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Commentary of 2017 
Article 35 : Conditions not depriving hospital ships of protection
Text of the provision
The following conditions shall not be considered as depriving hospital ships or sick-bays of vessels of the protection due to them:
1) The fact that the crews of ships or sick-bays are armed for the maintenance of order, for their own defence or that of the sick and wounded.
2) The presence on board of apparatus exclusively intended to facilitate navigation or communication.
3) The discovery on board hospital ships or in sick-bays of portable arms and ammunition taken from the wounded, sick and shipwrecked and not yet handed to the proper service.
4) The fact that the humanitarian activities of hospital ships and sick-bays of vessels or of the crews extend to the care of wounded, sick or shipwrecked civilians.
5) The transport of equipment and of personnel intended exclusively for medical duties, over and above the normal requirements.
Reservations or declarations
None
Contents

  • A. Introduction
  • B. Historical background
  • C. Purpose of the provision
  • D. Paragraph 1: Armed crews
  • E. Paragraph 2: Navigation or communication equipment
  • F. Paragraph 3: Portable arms and ammunition taken from the wounded, sick and shipwrecked
  • G. Paragraph 4: Assistance to wounded, sick or shipwrecked civilians
  • H. Paragraph 5: Transport of surplus medical equipment and personnel
  • Select bibliography
    A. Introduction
    2404  Article 35, which was drafted in parallel with Article 22 of the First Convention, lists five conditions that do not deprive hospital ships and sickbays of warships of their special protection. In accordance with paragraphs 1 and 3, the presence on board hospital ships or in sickbays of portable arms and ammunition may not be considered a violation of the conditions of their employment or an ‘act harmful to the enemy’ in the sense of Article 34(1). These provisions were agreed upon against the backdrop of the two world wars and the nature of naval warfare that the delegates were familiar with in 1949. They have been understood as implicitly prohibiting hospital ships from being equipped with defence systems and heavy arms. In view of the conditions of modern naval warfare and new security threats, it has been doubted whether they continue to be operable or whether they need to be adapted to meet the interests of Parties to a conflict.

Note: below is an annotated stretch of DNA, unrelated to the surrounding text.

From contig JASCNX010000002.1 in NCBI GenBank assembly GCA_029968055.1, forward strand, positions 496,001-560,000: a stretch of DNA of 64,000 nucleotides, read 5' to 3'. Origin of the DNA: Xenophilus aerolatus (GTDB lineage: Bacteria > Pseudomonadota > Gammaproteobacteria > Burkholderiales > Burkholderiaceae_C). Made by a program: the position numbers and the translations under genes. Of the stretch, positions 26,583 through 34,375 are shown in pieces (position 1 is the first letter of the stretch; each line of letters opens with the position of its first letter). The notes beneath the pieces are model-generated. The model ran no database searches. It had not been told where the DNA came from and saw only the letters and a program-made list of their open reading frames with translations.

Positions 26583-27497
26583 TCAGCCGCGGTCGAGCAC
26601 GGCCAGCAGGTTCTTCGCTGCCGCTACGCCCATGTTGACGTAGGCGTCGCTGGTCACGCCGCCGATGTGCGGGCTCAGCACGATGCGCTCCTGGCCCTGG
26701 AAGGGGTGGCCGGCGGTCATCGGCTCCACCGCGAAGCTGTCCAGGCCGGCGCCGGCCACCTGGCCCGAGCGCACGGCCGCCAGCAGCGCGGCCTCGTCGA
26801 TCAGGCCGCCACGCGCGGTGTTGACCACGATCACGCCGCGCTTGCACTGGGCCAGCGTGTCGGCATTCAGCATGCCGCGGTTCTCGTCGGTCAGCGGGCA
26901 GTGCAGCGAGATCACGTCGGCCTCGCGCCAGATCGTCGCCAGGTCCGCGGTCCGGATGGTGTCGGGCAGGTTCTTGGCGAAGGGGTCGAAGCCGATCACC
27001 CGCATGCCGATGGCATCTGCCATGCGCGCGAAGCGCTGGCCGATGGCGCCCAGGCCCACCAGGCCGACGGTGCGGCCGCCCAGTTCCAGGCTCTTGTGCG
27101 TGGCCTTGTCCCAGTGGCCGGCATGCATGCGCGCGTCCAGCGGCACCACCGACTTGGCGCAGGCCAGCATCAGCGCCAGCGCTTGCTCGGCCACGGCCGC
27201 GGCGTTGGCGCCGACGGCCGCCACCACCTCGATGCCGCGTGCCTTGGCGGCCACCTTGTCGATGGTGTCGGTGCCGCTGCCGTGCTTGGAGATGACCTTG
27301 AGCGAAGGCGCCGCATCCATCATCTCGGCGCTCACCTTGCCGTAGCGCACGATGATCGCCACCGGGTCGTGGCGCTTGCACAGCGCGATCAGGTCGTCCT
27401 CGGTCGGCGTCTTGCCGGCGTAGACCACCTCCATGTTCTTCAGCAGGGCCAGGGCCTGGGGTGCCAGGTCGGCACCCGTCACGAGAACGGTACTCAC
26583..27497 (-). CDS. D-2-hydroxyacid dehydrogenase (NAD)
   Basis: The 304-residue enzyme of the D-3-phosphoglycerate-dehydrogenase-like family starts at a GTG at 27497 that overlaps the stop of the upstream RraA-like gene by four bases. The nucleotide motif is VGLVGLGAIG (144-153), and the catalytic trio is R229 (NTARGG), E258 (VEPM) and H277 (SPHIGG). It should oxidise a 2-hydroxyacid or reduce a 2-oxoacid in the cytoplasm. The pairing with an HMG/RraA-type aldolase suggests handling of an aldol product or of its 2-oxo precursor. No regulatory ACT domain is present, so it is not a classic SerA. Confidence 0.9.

2405  Paragraph 2 seems to state the obvious, because apparatuses exclusively facilitating navigation or communication are indispensable for the safety of hospital ships and for the effective performance of their humanitarian function. Still, the provision is of great practical significance, in particular because means of communication on board hospital ships have long been regarded with suspicion. The situation in paragraph 3 must be clearly distinguished from the arming of hospital ships. Paragraph 4 provides another, similarly important clarification of the legitimate uses of hospital ships and sickbays. Although they do not belong to any of the categories of protected persons mentioned in Article 13, the fact that the ‘humanitarian activities of hospital ships and sick-bays … or of the crews are extended to wounded, sick or shipwrecked civilians’ may not be considered as depriving them of their protection. The same holds true, under paragraph 5, if hospital ships transport surplus medical equipment or supernumerary medical personnel. Still, neither paragraph 4 nor paragraph 5 may detract from the obligation for hospital ships and sickbays to be used primarily for rendering assistance to the persons enumerated in Article 13.
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    B. Historical background
    2406  The first two paragraphs of Article 35 are substantively identical to Article 8(2) of the 1907 Hague Convention (X),[1] which had no equivalent in either the 1868 Additional Articles relating to the Condition of the Wounded in War or the 1899 Hague Convention (III). Article 8(2) of the 1907 Hague Convention (X) was borrowed from Article 8 of the 1906 Convention,[2] but the provision on arms taken from the wounded and not yet turned over to the proper authorities was not reproduced in the 1907 Hague Convention (X) because it was considered unnecessary in the naval context.[3]